As I come to the midpoint of my last semester I almost feel that it is time for an obligatory post about the ending of an era. And as cliche as this is, I think I need to if not for anyone but myself and the therapeutic feeling.
It’s the end and the closer it comes the more ominous and more terrifying. I feel that everyone expects me to have my life and the next year planned out when in reality I don’t even have the next three months planned. It’s so bittersweet to think of leaving the campus and the place I have called home for three years. I’ve been through a lot on this campus; I’ve grown a lot, learned a lot both in class and out, and I’ve grown as a person. As I start to move away from being a student I reach the terrifying feeling of never wanting to leave and knowing that there is absolutely nothing I can do to stop time from moving. Here I feel free, independent, like the world is at my feet and I can do anything. But when I leave campus I leave the safety, the freedom, the friends. You will never have another experience like undergrad nor will you ever find the same environment.
I’m not saying that leaving is all bad; it’s the opposite because there are a lot of things that I am looking forward to! I can’t wait to have an apartment, to feel important and needed, and to apply what I’ve been studying for so many years. It’s just when all of the “last” things start happening that I get sad, that nostalgia sets in.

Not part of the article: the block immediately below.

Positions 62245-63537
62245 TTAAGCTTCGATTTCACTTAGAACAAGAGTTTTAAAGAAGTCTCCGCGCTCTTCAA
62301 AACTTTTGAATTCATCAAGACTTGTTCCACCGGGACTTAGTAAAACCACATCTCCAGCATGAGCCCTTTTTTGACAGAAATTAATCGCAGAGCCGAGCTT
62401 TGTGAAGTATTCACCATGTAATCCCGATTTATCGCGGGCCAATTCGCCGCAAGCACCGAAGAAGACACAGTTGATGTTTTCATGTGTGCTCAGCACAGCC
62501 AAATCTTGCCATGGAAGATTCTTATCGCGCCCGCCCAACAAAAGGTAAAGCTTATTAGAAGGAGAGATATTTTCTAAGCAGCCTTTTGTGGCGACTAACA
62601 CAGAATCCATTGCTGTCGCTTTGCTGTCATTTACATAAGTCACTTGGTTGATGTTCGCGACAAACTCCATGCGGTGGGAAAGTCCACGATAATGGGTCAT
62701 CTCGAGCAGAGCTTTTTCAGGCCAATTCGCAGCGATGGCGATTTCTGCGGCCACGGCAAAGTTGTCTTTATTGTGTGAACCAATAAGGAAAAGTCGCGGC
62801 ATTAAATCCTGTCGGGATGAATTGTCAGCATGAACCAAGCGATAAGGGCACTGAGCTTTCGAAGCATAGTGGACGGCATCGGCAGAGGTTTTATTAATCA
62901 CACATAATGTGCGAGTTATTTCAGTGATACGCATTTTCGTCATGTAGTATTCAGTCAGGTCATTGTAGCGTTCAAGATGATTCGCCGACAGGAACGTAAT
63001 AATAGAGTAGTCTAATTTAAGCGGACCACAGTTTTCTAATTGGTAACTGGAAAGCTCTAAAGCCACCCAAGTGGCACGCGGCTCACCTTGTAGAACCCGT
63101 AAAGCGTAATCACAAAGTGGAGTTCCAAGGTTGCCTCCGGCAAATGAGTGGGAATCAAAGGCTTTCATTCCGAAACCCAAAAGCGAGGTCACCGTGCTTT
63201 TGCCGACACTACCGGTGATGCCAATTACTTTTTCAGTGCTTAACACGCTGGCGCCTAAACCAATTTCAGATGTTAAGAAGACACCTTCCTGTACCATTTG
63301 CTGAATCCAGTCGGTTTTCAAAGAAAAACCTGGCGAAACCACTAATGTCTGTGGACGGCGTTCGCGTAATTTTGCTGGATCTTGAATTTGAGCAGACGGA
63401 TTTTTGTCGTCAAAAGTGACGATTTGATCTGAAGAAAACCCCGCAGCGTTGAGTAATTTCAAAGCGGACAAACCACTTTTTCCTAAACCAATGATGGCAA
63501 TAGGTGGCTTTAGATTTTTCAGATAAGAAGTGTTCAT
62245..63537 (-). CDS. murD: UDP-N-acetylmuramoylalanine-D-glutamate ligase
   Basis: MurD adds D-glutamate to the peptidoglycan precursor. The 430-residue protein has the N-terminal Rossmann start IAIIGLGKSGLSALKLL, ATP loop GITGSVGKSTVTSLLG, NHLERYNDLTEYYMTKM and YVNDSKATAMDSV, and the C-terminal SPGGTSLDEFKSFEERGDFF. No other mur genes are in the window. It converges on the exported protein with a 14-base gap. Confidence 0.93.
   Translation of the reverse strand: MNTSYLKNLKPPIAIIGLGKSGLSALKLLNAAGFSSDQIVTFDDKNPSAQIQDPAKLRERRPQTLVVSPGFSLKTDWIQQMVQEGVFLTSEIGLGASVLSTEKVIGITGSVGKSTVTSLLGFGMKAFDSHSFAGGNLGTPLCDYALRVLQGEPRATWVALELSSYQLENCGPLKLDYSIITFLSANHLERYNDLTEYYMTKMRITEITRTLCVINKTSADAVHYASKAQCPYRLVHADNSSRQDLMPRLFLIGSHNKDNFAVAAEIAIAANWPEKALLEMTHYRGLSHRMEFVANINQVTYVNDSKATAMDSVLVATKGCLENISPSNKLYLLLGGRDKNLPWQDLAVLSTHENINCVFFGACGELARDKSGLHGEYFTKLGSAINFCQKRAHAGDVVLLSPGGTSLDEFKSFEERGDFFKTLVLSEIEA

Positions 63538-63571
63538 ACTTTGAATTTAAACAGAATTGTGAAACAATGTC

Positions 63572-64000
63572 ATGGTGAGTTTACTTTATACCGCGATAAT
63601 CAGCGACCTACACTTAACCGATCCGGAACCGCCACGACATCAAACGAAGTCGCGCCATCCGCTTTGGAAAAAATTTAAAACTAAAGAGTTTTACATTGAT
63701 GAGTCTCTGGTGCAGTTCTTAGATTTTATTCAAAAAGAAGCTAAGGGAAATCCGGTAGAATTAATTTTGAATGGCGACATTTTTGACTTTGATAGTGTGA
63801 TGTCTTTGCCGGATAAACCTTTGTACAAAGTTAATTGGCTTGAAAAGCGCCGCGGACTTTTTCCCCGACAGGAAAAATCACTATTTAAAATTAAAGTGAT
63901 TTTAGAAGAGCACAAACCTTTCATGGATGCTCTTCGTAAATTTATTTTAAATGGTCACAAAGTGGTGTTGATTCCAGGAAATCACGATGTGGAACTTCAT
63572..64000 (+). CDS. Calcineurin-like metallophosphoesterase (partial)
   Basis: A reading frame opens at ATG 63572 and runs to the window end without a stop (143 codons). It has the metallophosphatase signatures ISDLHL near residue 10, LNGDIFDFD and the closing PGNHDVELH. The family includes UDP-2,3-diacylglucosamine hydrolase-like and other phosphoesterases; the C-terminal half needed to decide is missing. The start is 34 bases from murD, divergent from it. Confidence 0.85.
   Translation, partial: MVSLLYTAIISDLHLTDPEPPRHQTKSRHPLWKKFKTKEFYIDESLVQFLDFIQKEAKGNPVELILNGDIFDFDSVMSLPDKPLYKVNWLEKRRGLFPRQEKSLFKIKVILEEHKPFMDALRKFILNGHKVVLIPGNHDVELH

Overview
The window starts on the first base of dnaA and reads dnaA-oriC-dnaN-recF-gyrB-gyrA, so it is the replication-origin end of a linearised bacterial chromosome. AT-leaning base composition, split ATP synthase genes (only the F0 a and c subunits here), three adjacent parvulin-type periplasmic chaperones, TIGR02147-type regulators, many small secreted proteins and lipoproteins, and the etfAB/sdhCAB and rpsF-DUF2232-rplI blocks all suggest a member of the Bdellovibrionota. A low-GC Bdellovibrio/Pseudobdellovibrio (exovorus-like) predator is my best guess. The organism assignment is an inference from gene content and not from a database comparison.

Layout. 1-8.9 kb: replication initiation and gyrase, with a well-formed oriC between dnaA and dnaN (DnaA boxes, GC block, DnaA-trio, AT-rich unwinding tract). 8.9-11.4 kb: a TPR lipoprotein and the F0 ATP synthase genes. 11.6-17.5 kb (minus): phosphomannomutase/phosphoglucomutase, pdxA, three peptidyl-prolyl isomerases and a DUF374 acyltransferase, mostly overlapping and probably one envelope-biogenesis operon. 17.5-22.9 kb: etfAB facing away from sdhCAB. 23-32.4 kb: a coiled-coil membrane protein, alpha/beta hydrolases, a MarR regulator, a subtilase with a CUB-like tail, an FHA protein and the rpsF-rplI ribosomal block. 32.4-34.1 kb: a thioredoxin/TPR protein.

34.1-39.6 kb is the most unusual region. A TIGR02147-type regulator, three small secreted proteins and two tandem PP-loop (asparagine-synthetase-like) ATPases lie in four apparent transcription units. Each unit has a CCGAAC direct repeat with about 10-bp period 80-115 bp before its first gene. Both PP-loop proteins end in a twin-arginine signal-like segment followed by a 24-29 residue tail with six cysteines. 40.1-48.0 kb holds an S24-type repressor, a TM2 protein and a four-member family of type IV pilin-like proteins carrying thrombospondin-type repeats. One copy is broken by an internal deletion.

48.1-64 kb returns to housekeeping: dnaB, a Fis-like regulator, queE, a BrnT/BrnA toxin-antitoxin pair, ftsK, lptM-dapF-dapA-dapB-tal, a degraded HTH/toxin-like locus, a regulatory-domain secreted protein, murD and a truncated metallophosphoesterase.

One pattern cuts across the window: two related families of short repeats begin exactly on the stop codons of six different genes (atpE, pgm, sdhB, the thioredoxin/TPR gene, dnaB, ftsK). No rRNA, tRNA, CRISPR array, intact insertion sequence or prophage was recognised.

The last philanthropy event with Tri Delta, the last recruitment, the last spring break, the last basketball game in the student section of Hinkle. Ah Hinkle, home sweet Hinkle; some of my best college memories happened in this building. But all of these are things that I have loved, sometimes hated, but I wouldn’t trade the experiences for anything.
I think that part that I dislike the most is that I feel like I am leaving the “best time of my life” and can’t do anything to stop it. I have the pessimistic view that after this comes the mundane job day after day after day. The feeling of losing control is not something I am comfortable with and time is something I have never liked. I compare it to a carousel in the park that you got on because it looked fun and interesting and now it won’t stop spinning around and around when all you want is to get off. You just want the carousel (time) to stop but it won’t. Sometimes it spins faster and other times it is slower but that’s all it does and you have no control over the speed nor is there an end in sight. It is overwhelming, terrifying, and a million other things!
Everyone says it will work out, they are excited for me, they can’t wait to see what I will do, they expect me to be excited. And in the back of my head I know it will work out and I know that I should be trusting but it’s hard. But it’s not like I have much of a choice. I will graduate, I will eventually find a job, I will figure out housing whether I want to or not. The only thing I can do is try not to cry too much and cherish every moment that I have left at Butler. I’ll hold on, prepare for the ride, and remember that even though the experience changes, once a Bulldog, always a Bulldog.